Wlliam Gilmore Simms
Selections from the Letters and Speeches of the Hon. James H. Hammond, of South Carolina >> Two Letters on the Subject of Slavery in the United States, Addressed to Thomas Clarkson, Esq. >> Page 182

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Page 182

Correspondence | John F. Trow & Co.; The Reprint Company | 1866, 1978
Transcription 182
as the organ of the Free Church of Scotland, the
North British Review, has lately done, that they " are
precluded by the statements and conduct of the Apos-
tles from regarding mere slave-holding as essentially
si~ul; " while the desperate and reckless, who are bent
on keeping up the agitation at every hazard, declare,
as has been done in the Anti-Slavery Record, " If our
inquiry turns out in favor of slavery, IT IS THE BIBLE
THAT MUST FALL, AND NOT THE RIGHTS OF HUMAN NA-
TURE." You cannot, I am satisfied, much longer main-
tain before the world, the Christian platform from
which to wage war upon our Institutions. Driven
from it, you must abandon the contest, or, repudiating
REVELATION, rush into the horrors of NATURAL RELI-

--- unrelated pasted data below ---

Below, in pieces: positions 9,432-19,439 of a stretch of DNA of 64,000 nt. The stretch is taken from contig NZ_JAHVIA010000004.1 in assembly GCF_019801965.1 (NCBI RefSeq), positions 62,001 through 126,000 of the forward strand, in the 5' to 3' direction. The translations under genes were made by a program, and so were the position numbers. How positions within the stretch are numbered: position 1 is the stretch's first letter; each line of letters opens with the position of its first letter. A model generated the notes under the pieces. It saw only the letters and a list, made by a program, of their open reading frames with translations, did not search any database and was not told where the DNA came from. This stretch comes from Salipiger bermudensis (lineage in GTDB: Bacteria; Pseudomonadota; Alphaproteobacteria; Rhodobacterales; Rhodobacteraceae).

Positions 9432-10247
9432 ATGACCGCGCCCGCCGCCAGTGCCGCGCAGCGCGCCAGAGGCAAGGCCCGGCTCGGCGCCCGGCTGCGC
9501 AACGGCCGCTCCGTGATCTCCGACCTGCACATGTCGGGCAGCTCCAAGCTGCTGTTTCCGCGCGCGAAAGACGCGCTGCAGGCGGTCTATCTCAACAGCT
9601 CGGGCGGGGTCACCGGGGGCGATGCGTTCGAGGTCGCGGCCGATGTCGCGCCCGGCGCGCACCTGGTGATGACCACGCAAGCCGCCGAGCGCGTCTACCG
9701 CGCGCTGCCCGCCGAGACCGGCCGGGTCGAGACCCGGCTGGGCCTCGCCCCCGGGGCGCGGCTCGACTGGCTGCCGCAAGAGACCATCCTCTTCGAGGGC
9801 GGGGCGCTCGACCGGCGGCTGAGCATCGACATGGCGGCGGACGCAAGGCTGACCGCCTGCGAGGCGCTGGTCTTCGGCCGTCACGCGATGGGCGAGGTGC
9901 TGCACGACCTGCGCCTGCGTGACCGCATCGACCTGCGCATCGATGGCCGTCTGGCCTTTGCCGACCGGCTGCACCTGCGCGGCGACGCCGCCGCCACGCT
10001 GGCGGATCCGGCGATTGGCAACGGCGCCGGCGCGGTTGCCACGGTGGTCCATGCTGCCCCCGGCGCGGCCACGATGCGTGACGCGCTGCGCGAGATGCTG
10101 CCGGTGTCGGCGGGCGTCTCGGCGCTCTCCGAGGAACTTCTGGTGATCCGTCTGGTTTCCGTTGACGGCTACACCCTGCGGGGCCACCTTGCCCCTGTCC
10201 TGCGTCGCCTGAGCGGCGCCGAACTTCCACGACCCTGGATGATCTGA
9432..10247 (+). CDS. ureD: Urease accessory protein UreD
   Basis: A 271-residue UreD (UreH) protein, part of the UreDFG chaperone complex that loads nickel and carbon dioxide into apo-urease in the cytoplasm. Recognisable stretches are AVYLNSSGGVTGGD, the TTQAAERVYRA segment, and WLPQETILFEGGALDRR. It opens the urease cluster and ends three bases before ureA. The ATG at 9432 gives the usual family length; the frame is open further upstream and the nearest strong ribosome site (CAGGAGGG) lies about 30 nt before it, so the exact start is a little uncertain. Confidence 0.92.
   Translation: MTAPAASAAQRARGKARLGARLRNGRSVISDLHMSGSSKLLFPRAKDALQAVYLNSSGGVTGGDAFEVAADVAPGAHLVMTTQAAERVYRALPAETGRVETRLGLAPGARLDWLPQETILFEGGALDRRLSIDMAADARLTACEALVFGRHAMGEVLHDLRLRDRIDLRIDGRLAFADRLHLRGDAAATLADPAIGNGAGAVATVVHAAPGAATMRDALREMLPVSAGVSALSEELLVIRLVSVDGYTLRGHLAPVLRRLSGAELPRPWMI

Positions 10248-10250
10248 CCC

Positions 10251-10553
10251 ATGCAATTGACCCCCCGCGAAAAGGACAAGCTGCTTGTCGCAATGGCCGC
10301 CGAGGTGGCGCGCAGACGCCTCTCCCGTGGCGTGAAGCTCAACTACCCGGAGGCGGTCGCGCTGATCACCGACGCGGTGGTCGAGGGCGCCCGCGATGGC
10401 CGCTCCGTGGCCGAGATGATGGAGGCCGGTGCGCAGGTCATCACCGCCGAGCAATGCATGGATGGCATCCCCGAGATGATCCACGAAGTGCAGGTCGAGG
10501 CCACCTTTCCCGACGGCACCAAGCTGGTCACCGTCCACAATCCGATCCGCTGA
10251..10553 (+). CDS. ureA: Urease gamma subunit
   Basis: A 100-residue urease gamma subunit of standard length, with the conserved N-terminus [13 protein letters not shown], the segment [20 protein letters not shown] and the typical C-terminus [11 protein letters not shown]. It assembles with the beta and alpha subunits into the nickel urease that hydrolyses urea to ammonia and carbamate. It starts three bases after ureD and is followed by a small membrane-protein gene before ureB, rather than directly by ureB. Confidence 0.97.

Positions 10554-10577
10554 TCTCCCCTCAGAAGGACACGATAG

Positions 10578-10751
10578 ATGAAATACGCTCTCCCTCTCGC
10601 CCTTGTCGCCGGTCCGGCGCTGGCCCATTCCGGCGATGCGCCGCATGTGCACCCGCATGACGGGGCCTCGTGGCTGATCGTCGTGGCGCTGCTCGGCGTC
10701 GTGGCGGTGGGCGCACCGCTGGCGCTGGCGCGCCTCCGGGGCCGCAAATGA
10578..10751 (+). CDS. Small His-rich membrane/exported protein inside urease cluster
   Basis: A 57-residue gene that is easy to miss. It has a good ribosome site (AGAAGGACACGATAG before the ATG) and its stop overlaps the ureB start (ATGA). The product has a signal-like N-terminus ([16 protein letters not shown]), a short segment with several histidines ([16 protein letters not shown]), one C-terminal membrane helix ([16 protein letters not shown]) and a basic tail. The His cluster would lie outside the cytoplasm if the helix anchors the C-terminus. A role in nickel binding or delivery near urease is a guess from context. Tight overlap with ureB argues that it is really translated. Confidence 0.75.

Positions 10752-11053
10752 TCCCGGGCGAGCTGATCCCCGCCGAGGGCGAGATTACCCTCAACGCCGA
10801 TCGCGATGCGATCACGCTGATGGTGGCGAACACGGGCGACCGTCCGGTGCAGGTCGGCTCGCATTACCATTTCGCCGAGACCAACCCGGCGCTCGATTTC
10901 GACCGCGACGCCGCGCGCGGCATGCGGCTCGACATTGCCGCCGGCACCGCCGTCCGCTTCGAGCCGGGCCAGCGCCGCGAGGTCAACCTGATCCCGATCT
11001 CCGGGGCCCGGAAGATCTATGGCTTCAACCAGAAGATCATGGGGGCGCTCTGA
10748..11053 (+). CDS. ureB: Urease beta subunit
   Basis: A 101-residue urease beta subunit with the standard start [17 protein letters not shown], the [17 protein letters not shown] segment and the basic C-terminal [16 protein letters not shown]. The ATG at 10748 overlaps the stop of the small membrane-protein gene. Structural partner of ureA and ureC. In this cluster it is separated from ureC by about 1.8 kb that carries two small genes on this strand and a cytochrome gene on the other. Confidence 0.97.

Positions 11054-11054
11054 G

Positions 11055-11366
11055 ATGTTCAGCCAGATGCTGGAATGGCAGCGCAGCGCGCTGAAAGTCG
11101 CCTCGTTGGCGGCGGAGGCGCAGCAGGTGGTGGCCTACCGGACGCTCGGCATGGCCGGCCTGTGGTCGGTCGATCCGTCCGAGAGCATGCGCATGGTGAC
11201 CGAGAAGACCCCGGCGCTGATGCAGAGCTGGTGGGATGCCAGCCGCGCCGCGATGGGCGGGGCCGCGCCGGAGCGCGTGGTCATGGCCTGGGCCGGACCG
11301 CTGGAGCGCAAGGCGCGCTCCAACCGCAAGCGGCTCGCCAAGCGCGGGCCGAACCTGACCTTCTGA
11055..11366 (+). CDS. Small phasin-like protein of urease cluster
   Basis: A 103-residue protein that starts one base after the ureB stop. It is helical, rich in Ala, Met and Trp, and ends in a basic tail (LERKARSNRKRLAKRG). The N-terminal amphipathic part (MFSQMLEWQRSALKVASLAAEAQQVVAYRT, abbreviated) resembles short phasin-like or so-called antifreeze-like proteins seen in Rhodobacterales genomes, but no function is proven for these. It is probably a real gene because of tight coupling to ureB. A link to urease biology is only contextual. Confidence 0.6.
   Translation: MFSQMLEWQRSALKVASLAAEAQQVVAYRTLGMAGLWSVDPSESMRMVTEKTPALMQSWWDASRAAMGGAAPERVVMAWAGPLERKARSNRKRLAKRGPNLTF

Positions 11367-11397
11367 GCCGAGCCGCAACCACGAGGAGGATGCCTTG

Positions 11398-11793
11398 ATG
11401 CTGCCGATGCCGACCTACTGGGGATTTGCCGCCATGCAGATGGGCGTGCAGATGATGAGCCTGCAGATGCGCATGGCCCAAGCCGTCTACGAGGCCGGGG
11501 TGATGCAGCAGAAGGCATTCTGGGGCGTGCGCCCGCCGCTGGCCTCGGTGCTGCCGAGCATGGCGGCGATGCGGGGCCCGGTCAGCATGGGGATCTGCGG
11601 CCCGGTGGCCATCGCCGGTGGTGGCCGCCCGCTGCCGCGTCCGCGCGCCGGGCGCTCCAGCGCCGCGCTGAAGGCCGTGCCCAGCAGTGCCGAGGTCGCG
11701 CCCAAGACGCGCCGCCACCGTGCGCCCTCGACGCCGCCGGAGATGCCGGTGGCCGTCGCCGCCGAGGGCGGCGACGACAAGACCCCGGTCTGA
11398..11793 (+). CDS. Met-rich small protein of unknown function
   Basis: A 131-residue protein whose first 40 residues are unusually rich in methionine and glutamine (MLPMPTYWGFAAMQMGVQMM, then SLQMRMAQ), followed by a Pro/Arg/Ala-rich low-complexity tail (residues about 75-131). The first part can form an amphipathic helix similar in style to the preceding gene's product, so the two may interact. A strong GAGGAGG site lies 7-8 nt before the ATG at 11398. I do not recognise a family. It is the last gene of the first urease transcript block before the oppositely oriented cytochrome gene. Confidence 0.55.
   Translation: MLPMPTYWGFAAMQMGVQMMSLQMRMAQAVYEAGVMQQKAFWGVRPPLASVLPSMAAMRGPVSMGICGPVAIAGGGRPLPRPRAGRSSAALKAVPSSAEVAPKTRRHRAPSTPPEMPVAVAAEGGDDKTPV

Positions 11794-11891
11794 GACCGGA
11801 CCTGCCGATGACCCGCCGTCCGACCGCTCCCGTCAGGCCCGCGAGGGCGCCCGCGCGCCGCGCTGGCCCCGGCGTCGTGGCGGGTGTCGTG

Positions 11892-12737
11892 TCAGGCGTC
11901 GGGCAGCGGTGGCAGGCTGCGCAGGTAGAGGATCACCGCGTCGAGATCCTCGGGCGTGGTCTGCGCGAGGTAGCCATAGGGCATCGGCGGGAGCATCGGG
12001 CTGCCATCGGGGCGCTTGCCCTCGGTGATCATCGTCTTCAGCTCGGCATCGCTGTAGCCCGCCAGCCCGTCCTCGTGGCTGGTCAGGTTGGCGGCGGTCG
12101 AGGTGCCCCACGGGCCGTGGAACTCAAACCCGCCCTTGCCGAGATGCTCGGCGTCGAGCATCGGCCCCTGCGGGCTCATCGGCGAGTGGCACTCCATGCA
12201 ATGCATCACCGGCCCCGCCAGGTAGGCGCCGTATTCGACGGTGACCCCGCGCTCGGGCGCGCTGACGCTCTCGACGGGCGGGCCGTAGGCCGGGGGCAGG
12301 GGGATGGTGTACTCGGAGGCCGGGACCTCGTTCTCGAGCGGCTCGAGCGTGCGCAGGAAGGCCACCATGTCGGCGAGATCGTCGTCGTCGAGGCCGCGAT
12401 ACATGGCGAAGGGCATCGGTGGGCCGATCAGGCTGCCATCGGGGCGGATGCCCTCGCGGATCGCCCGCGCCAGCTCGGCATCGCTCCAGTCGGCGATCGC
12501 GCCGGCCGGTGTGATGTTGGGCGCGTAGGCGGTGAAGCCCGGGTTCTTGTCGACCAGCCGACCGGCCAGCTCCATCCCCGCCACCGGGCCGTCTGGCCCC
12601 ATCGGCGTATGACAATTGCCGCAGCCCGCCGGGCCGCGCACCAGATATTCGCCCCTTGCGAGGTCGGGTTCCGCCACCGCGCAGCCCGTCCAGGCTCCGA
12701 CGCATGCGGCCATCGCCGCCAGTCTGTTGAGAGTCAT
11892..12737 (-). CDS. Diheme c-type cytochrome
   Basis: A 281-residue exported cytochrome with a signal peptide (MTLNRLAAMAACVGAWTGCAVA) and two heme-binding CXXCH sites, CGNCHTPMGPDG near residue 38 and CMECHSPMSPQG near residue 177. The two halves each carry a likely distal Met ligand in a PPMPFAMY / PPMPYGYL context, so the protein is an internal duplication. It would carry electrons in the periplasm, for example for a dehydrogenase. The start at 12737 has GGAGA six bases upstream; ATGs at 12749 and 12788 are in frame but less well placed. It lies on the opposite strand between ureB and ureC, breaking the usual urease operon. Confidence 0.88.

GION.
You next complain that our slaves are kept in
bondage by the " Law of force." In what country or
condition of mankind do you see human affairs regu-
lated merely by the law of love ? Unless I am greatly
mistaken you will, if you look over the world, find
nearly all certain and permanent rights, civil, social,
and I may even add religious, resting on and ultimately
secured by the " law of force." The power of major-
ities of aristocracies--of Kings nay of priests, for
the most part, and of property, resolves itself at last
into "force," and could not otherwise be long main-
tained. Thus, in every turn of your argument against
our system of slavery, you advance, whether con-
scious of it or not, radical and revolutionary doctrines
calculated to change the whole face of the world, to
overthrow all governments, disorganize society, and
reduce man to a state of nature red with blood, and
shrouded once more in barbaric ignorance. But you